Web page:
Ancient History, Apparently

2003, that is, when the New York Times ran this article on proposed reforms to Fannie Mae and Freddy Mac:

The Bush administration today recommended the most significant regulatory overhaul in the housing finance industry since the savings and loan crisis a decade ago.

Under the plan, disclosed at a Congressional hearing today, a new agency would be created within the Treasury Department to assume supervision of Fannie Mae and Freddie Mac, the government-sponsored companies that are the two largest players in the mortgage lending industry.

The new agency would have the authority, which now rests with Congress, to set one of the two capital-reserve requirements for the companies. It would exercise authority over any new lines of business. And it would determine whether the two are adequately managing the risks of their ballooning portfolios.

The plan is an acknowledgment by the administration that oversight of Fannie Mae and Freddie Mac — which together have issued more than $1.5 trillion in outstanding debt — is broken. A report by outside investigators in July concluded that Freddie Mac manipulated its accounting to mislead investors, and critics have said Fannie Mae does not adequately hedge against rising interest rates. …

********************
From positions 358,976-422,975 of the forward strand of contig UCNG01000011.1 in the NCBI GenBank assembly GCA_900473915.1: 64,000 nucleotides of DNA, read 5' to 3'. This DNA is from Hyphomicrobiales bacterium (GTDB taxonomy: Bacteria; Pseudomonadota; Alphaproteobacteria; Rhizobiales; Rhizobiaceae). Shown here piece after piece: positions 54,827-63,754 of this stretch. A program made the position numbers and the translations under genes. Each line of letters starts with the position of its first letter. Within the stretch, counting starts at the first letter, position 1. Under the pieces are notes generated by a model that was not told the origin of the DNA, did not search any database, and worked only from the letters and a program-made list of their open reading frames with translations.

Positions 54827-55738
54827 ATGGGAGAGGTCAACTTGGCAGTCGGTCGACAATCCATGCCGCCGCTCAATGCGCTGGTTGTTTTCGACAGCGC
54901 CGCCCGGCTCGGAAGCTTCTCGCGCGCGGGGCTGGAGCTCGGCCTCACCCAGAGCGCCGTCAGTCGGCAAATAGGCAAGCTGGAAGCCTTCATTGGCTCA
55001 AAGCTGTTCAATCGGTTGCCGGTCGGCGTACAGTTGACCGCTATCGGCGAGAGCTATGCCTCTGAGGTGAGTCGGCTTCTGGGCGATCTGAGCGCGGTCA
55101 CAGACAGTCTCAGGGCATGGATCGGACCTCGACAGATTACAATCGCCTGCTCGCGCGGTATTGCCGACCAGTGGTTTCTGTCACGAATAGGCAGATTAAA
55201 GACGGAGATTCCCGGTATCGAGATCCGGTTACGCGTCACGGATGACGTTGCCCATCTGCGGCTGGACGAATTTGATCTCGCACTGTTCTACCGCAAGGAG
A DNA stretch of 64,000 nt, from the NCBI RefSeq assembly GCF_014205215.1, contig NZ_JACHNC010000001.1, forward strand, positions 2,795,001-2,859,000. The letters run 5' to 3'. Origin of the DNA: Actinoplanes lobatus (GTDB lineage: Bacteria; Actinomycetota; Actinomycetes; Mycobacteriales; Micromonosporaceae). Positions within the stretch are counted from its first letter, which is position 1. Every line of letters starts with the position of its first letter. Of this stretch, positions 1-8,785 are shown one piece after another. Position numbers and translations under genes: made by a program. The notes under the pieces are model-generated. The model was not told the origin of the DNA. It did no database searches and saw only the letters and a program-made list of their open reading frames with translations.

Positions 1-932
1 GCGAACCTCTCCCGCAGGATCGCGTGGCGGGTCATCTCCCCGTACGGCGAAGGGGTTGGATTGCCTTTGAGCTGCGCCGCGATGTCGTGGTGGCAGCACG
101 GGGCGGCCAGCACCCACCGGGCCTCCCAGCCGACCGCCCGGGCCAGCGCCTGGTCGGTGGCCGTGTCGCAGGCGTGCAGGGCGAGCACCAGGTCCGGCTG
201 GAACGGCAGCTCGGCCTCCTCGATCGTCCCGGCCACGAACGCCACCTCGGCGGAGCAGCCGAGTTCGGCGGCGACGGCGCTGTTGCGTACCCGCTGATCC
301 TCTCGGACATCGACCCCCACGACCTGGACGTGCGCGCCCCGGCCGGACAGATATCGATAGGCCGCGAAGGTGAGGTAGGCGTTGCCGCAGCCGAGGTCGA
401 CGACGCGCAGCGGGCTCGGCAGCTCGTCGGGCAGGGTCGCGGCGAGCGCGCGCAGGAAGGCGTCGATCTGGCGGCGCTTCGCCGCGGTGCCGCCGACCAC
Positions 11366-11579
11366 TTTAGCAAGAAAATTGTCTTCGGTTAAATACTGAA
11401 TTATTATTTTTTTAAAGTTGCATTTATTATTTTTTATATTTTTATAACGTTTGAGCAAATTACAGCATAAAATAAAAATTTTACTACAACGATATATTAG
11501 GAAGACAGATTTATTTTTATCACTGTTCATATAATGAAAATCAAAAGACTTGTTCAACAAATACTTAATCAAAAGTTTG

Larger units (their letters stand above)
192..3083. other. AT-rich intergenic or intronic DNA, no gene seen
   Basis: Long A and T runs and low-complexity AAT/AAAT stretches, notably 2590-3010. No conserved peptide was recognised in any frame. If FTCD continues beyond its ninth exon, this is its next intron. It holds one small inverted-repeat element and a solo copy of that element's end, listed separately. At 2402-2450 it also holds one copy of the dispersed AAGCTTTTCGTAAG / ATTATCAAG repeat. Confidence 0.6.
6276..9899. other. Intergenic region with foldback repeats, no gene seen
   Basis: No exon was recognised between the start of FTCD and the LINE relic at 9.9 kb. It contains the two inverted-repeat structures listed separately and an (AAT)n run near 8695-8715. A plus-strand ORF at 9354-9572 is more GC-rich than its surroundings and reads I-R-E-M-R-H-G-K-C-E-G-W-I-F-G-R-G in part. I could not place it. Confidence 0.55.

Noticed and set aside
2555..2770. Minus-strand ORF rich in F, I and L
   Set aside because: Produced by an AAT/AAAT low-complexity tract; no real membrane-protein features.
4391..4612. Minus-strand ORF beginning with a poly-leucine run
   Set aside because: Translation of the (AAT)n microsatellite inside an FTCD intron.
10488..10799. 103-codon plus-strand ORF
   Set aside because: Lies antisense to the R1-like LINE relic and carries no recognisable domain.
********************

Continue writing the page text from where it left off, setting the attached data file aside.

The proposal is the opening act in one of the biggest and most significant lobbying battles of the Congressional session. …

”The current regulator does not have the tools, or the mandate, to adequately regulate these enterprises,” Mr. Oxley said at the hearing. ”We have seen in recent months that mismanagement and questionable accounting practices went largely unnoticed by the Office of Federal Housing Enterprise Oversight,” the independent agency that now regulates the companies. …

Significant details must still be worked out before Congress can approve a bill. Among the groups denouncing the proposal today were the National Association of Home Builders and Congressional Democrats who fear that tighter regulation of the companies could sharply reduce their commitment to financing low-income and affordable housing.

”These two entities — Fannie Mae and Freddie Mac — are not facing any kind of financial crisis,” said Representative Barney Frank of Massachusetts, the ranking Democrat on the Financial Services Committee. ”The more people exaggerate these problems, the more pressure there is on these companies, the less we will see in terms of affordable housing.”

Maybe it’s too much to expect anyone to remember the distant past–2003–but still, it seems remarkable that Barney Frank can make the rounds of the television talk shows, pontificating on the current crisis, without being reminded of his own role.

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